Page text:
States Passing Good Laws

Louisiana Ten Commandments

States Passing Good Laws

These states are doing a good job protecting children and parental rights, as well as life.

Idaho Bans Preferred Pronouns; Protects Parents

On July 1, 2024, Idaho House Bill 538 goes into effect, signed by Idaho Governor Brad Little.  Full Bill Text here: H0538

Under this law, government employees shall not be forced to use preferred pronouns, and shall not be subject to adverse employment action” if they decline to address an individual using a name other than the individual’s legal name, or if they decline to address them by their preferred title or pronoun that is inconsistent with their biological sex.

Teachers Prevented From “Knowingly and Intentionally” Addressing Minor By Name/Sex Assigned at Birth Without Parents’ Written Consent

Teachers and other public school employees, regardless of the scope of their duties, shall not “knowingly and intentionally” address a minor by a name or pronoun that does not align with their sex assigned at birth without “written consent from their parents or guardian.”

No Compelled Speech

The Idaho Bill states:

“No person in the State of Idaho is compelled by any governmental entity in the State of Idaho to communicate statements that such citizen believes to be false”.

As well as:

“No person should be subjected to any coercion by any governmental entity in the State of Idaho to communicate in any way statements that such person prefers not to communicate.  To permit a governmental entity of the State of Idaho to compel speech in such a way would deprive persons within this state of their fundamental right to be free from coerced speech,”

Louisiana and Ten Commandments

Louisiana House Bill 71 would put the Ten Commandments on display at every school that receives state funds.

Read the Bill Text: Louisiana House Bill 71 Ten Commandments

The bill specifies that the text must be presented at the main focal point of a poster or framed document measuring at least 11 inches by 14 inches and printed in a “large and easily readable font.”

Says author Dodie Horton, Louisiana House Rep:

“Just one more vote until it heads to the Governor’s desk for signature.  With his signature, Louisiana will be the first state in the nation to allow the Ten Commandments back into the classrooms, where they hung peacefully for nearly 3 decades prior to the 1970s.”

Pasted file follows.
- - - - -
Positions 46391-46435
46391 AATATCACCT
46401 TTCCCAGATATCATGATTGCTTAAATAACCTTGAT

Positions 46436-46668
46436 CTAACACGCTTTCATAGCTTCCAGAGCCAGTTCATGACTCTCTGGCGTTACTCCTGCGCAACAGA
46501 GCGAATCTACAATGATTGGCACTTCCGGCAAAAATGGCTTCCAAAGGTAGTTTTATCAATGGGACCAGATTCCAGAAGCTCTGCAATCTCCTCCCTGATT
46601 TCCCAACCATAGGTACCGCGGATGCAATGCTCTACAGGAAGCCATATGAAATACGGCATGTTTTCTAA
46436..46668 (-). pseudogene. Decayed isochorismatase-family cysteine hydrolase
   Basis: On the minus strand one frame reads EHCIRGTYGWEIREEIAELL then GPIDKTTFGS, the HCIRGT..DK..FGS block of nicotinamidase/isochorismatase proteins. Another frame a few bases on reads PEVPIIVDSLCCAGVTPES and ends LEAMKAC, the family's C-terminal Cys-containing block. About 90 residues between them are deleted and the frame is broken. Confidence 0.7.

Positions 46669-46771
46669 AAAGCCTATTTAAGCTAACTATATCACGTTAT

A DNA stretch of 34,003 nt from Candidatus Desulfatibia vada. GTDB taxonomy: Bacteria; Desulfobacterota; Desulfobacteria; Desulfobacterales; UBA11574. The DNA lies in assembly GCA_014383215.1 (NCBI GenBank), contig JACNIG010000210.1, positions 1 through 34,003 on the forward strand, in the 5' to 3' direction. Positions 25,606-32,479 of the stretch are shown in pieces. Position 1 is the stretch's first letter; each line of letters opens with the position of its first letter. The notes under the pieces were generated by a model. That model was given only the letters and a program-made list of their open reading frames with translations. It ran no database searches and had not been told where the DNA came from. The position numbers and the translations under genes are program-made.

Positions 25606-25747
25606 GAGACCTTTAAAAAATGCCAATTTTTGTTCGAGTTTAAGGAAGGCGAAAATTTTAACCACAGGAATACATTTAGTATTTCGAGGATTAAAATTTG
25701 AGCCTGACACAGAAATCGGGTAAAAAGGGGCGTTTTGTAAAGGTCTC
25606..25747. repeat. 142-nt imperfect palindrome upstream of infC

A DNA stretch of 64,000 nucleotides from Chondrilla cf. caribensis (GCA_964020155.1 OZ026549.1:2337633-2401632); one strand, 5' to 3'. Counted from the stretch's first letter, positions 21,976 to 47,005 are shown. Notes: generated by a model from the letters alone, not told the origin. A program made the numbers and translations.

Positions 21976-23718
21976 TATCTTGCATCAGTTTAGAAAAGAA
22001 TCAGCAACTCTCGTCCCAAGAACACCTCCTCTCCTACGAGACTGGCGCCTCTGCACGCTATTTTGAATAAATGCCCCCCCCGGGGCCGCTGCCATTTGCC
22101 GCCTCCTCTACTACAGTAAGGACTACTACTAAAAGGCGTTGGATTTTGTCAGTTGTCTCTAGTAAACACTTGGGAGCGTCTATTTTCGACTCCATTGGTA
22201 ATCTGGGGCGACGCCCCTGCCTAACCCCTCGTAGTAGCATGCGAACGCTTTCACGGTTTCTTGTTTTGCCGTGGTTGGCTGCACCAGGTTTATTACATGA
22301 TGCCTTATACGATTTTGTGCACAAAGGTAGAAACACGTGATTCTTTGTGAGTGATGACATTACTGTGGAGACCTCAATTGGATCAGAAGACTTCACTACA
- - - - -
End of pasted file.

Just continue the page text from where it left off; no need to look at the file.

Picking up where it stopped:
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A post shared by Dodie Horton (@repdodiehorton)

To prepare to defend against a Establishment Clause violation challenge,  Rep Horton has highlighted the Ten Commandments display’s historical signficance.

She said”

“The Ten Commandments are the basis of all laws in Louisiana,”

“It doesn’t preach a certain religion, but it definitely shows what a moral code that we all should live by is,” she added.

Tennessee Codifies Parental Rights

Tennessee codifed parents’ fundamental rights under the Constitutional, that is, the right to the care, custody, and control of the parent’s child, including the right to direct the upbringing, education, health care, and mental health of the child.

The Family Rights and Responsibilities Act (Senate Bill 2749) was signed by Governor Bill Lee, and takes effect July 1, 2024. Read the bill text: Tennessee-2023-SB2749-Draft

The bill grants parents the authority to “direct the education of the child, including the right to choose public, private, religious, or home schools, and the right to make reasonable choices within public schools for the education of the child.”

Parents can also “inspect and review the child’s educational records maintained by a school” and “have the child excused from school attendance for religious purposes.”

Tennessee Also Passes Bill Criminalizing Adults Who Help Minors Get Gender Transition Procedures

Under SB 2782, any adult found recruiting, harboring, or transporting “an unemancipated minor” in Tennessee for the purpose of receiving a prohibited medical procedure related to gender transition would face criminal charges.

Such procedures are defined as those “enabling the minor to identify with, or live as, a purported identity inconsistent” with their sex “or treating purported discomfort or distress from a discordance between the minor’s sex and asserted identity,” regardless of where the procedure is carried out.

Violations would constitute a Class C felony, carrying penalties of three to 15 years imprisonment and fines of up to $10,000. The measure also permits civil action against those found to be in breach of the legislation.

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